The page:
The scramble is on. With news today that Google Reader is shutting down on July 1st, its users are on the hunt for a solid RSS reader alternatives.
Here are some options you might want to consider if you’re a Google Reader user:
This is a top choice from one of our corresponding editors, Gary Price. It’s accessible via the Web and also appears to have iOS and Android versions. There’s even a Google Reader import tool that will no doubt prove popular.
Newsblur has a basic version that’s free, but limits the number of feeds you can follow, and news stories show up in the reader. The premium version is only $1 per month and has no such limits.
The site may be down or slow when you visit. As founder Sam Clay said on Twitter not long ago, “this is definitely a third cup of tea kind of day.”
See Gary’s full review on our sister site, Search Engine Land: Need A Google Reader Alternative? Meet Newsblur.
Feedly is one of several magazine-style services that functions like an RSS reader. (I’ll list some more below.) It’s free and works on iOS and Android devices, as well as on the desktop via browser plugins for Chrome and Firefox.
It offers a few extra features, like social sharing and a read later function.
In a blog post today, Feedly says it’s been expecting the Google Reader shutdown for some time now and has been working on a project called “Normandy” that is a clone of the Google Reader API and will allow for a seamless transition when Reader shuts down.
Postscript (March 16) From Danny Sullivan: I tried Feedly today and found it allowed me to sign-in using my Google account and imported all my Google Reader feeds wonderfully, in only a few seconds, and into a nicer look-and-feel than Google Reader has.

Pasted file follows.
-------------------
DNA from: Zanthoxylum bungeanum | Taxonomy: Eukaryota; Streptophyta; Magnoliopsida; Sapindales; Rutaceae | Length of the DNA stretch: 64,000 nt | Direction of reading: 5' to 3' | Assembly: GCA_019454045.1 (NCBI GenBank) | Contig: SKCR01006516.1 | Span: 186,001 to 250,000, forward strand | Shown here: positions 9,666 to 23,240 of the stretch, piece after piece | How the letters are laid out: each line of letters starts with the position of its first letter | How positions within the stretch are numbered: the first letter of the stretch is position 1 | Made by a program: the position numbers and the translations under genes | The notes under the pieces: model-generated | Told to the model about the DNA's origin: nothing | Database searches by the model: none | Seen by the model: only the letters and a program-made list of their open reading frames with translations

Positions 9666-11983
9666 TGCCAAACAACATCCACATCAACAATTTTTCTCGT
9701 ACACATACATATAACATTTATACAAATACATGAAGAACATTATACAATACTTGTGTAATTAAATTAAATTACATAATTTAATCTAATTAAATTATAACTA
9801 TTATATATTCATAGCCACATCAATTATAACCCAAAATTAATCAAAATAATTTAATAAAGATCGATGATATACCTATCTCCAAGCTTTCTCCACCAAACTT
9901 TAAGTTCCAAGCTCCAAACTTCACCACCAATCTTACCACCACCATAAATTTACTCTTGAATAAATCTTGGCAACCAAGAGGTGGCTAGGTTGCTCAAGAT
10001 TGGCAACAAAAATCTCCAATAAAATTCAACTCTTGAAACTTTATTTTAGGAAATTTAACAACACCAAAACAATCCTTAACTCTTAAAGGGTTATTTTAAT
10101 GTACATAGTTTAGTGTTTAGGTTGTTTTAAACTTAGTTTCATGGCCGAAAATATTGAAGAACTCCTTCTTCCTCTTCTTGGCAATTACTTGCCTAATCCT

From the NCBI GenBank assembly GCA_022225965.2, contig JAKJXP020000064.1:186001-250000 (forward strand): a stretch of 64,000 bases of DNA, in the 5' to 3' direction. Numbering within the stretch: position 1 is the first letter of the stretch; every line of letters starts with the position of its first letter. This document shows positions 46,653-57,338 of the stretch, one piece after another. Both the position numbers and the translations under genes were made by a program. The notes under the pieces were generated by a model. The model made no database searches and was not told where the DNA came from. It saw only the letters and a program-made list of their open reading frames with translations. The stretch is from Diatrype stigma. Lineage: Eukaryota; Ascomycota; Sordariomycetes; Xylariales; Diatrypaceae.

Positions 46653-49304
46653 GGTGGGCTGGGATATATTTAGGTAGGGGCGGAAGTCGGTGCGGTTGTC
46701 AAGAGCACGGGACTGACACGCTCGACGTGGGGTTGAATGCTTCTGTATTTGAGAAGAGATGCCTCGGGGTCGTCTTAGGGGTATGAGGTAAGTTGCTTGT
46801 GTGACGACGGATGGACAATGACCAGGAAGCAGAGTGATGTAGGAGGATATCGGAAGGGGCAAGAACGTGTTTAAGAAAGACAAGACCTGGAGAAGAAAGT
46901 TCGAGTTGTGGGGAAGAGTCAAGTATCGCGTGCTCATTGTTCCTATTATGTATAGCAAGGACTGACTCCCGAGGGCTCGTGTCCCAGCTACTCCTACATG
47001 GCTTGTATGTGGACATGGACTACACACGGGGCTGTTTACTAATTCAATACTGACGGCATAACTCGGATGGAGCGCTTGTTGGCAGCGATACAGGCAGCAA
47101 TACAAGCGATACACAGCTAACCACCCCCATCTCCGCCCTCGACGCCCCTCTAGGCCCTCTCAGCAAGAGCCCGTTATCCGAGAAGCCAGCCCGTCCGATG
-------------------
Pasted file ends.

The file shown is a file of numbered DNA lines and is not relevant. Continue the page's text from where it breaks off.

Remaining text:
3.) thru 7.) Magazine-style readers
There are several magazine-style services that function as a sort of RSS reader. The list includes Flipboard, Pulse, Google Currents (if it doesn’t get shut down, too!), Zite, Taptu and others. Generally speaking, these let you subscribe to either topics, specific sites, or both. Some only function on mobile devices.
This is a free service that offers both a desktop Windows client and an online version.
FeedDemon claims to be the “most popular RSS reader for Windows.” The tool offers synchronization with Google Reader, which could be nice in the short term, but may not be a long-term solution unless it actually imports feeds while synchronizing.
There appears to be a cost for FeedDemon, though the website makes no mention what it is.
Update: As Thomas Ally points out in the comments below, FeedDemon’s creator has announced that Google Reader’s shutdown means his product will also shutdown. Cross this one off the list.
This is a long-running RSS reader for Mac users. Never used it myself, but it gets mentioned fairly frequently on the Mac sites and magazines that I read.
Seriously. Bloglines. The once-popular RSS reader still has a product called “Reader” that lets you track news from your favorite sites. Bloglines was thought to be dead a couple years ago, but now we have the irony of listing it as an option to the soon-to-be-dead Google Reader.
This is a primarily Web-based news aggregator that doesn’t even require an account to use — you can go and read current news right now if you want.
NewsIsFree also offers an RSS service with almost 36,000 sources at the moment that you can subscribe to. But it looks like the premium services are required if you want to be able to add your own RSS feeds to NewsIsFree.
No doubt there are other Google Reader alternatives out there that we’re not aware of. Feel free to let us know if you have a favorite in the comments below. And some new ones are likely to come. See our related story, Digg: We’re Building A Google Reader Replacement.
- Google To Close Google Reader On July 1
- Need A Google Reader Alternative? Meet Newsblur
- Digg: We’re Building A Google Reader Replacement
- Don’t Kill Google Reader Petition On Pace For 75k Signatures In Under 24 Hours